Supporters and opponents have been arguing over many of the same provisions for three years, going back to the early legislative proposals in the summer of 2009. But now that the law has survived the Court and many of the more significant changes are one step closer to reality, what are the likely effects of the ruling and the law’s continued implementation?
The most immediate impact will be on the November elections. Flogging ObamaCare helped Republicans take back the House in 2010, and by it surviving the Supreme Court, the law remains a prime political weapon this November.
Republican candidates will argue that the November elections are the last chance to repeal the law. If Republicans sweep to power with President Romney and a Republican Senate, they will have the last, best opportunity to repeal the law or gut it before its major changes take effect in 2014. If President Obama is reelected or Democrats hold onto power in the Senate, the law will likely be permanently ensconced.
Running against the law would likely resonate. The law remains deeply unpopular, as it has since its passing. A recent AP-GfK poll showed only a third of the public supports it. Only 21 percent of independents support it.
Given these grim numbers, don’t expect President Obama and Democratic candidates now rushing to promote the Affordable Care Act.
In the end the Court ruling was a wash for the president: a ruling to overturn the law would likely have been fatal to his reelection, but cheating political death doesn’t make for a winning campaign issue when the public is still opposed.
In addition to the campaign trail, the ruling will have a significant impact in the states.
The Court gave states a more empowered choice whether to expand their Medicaid programs beginning in 2014. The federal government will pay 100% of the expansion through 2016, but states will be responsible for 10% after 2020.
The Court ruled that the federal government could not withhold existing Medicaid dollars from states if they chose not to expand their programs.
Since that threat is off the table, states may wait until after the Centers for Medicare and Medicaid Services (CMS) answers unresolved questions before determining whether to expand.
How flexible will CMS be with states that choose not to expand? Will there be any changes to eligibility determination for federal subsidies? Can states that opt in for 2014, opt out at a later date?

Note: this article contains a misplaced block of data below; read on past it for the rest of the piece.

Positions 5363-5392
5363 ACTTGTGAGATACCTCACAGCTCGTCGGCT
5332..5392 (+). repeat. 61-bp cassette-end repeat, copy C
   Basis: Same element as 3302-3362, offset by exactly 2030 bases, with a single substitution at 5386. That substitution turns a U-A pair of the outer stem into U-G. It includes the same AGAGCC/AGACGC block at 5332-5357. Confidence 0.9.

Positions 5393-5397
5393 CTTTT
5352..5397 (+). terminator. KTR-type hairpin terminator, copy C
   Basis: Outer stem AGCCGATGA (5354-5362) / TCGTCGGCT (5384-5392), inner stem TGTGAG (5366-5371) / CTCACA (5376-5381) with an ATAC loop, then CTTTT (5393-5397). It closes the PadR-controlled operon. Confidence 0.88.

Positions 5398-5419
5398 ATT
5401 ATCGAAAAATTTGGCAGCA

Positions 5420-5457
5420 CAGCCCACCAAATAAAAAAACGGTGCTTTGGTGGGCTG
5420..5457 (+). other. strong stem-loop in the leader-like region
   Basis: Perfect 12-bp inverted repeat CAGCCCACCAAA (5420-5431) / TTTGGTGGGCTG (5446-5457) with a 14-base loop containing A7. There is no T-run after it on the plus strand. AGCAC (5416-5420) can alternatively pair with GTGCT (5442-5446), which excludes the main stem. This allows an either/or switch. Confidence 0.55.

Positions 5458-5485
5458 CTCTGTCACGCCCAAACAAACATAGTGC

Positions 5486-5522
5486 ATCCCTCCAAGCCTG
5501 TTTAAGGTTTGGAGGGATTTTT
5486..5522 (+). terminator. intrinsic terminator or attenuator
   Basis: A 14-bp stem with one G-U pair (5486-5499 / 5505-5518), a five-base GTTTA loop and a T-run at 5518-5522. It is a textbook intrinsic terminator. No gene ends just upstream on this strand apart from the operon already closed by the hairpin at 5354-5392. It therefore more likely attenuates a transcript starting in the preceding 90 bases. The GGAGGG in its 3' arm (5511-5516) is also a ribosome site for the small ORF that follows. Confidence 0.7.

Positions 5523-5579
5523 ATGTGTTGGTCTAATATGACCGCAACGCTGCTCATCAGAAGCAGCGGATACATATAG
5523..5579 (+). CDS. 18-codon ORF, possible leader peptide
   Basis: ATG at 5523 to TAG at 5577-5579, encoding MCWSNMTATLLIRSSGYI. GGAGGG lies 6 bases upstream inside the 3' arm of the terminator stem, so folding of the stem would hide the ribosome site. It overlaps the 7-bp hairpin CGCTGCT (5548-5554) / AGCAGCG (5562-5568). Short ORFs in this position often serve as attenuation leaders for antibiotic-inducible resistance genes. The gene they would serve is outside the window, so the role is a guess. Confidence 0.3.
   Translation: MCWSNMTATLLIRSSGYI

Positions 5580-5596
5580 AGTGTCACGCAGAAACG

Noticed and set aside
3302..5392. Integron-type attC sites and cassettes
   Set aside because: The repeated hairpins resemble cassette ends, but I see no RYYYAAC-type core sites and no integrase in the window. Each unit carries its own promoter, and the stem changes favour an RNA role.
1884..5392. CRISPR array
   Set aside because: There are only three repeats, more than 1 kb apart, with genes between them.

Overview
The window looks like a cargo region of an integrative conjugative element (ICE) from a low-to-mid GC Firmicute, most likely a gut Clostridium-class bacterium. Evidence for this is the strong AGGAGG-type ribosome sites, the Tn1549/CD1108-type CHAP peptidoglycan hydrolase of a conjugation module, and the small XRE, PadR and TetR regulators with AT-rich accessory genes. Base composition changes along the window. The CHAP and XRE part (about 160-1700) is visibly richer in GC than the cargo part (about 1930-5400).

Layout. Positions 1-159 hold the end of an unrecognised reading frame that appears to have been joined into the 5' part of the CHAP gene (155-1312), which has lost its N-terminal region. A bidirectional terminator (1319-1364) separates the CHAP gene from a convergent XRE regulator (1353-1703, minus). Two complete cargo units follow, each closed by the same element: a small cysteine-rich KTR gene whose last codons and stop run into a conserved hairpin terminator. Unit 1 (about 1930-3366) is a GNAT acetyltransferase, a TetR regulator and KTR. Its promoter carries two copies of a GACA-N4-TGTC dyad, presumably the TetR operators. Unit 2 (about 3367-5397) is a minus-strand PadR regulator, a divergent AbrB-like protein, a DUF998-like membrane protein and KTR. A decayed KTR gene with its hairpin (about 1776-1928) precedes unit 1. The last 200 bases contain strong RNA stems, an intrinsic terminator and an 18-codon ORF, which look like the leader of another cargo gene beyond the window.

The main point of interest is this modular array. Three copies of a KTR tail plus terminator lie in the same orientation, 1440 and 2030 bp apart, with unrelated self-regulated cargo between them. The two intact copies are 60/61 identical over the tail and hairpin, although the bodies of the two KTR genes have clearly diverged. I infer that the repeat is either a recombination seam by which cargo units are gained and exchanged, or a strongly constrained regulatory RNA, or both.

Regardless of what CMS says, some state officials have indicated that they will wait until after the November elections to determine what they will do. That is a gamble. If November brings a Republican sweep and then they gut the law next year, it would pay off.
But if the president wins a second term, states will either have less than a year to implement or dig in for a significant confrontation with Washington that may harken back to the Nullification battles in the 1800s.
Most states aren’t girding for battle, but many have been waiting for the Court to rule before moving in earnest to create an insurance exchange. Many will likely begin to move. They will also begin to define essential health benefits for plans sold through the exchange.
Insurers will continue to try to influence how the exchanges themselves will be designed, while also developing insurance products to be sold through exchanges.
Hospitals will brace for Medicare reimbursement cuts totaling more than $150 billion, while at the same time prepare for a huge increase of newly insured patients with pent-up demand for medical services.
Other groups will continue to push for changes to the law. Employers face new requirements, rules, and penalties, while medical device companies face a new 2.3% tax beginning next year.
The Court’s decision, while significant, is not the end of the discussion over the health reform law. The voters and their representatives will ultimately decide its fate.
Merritt has been a health policy adviser to three presidential campaigns. He is a senior advisor at Leavitt Partners, the healthcare firm led by former HHS Secretary and Utah governor Mike Leavitt.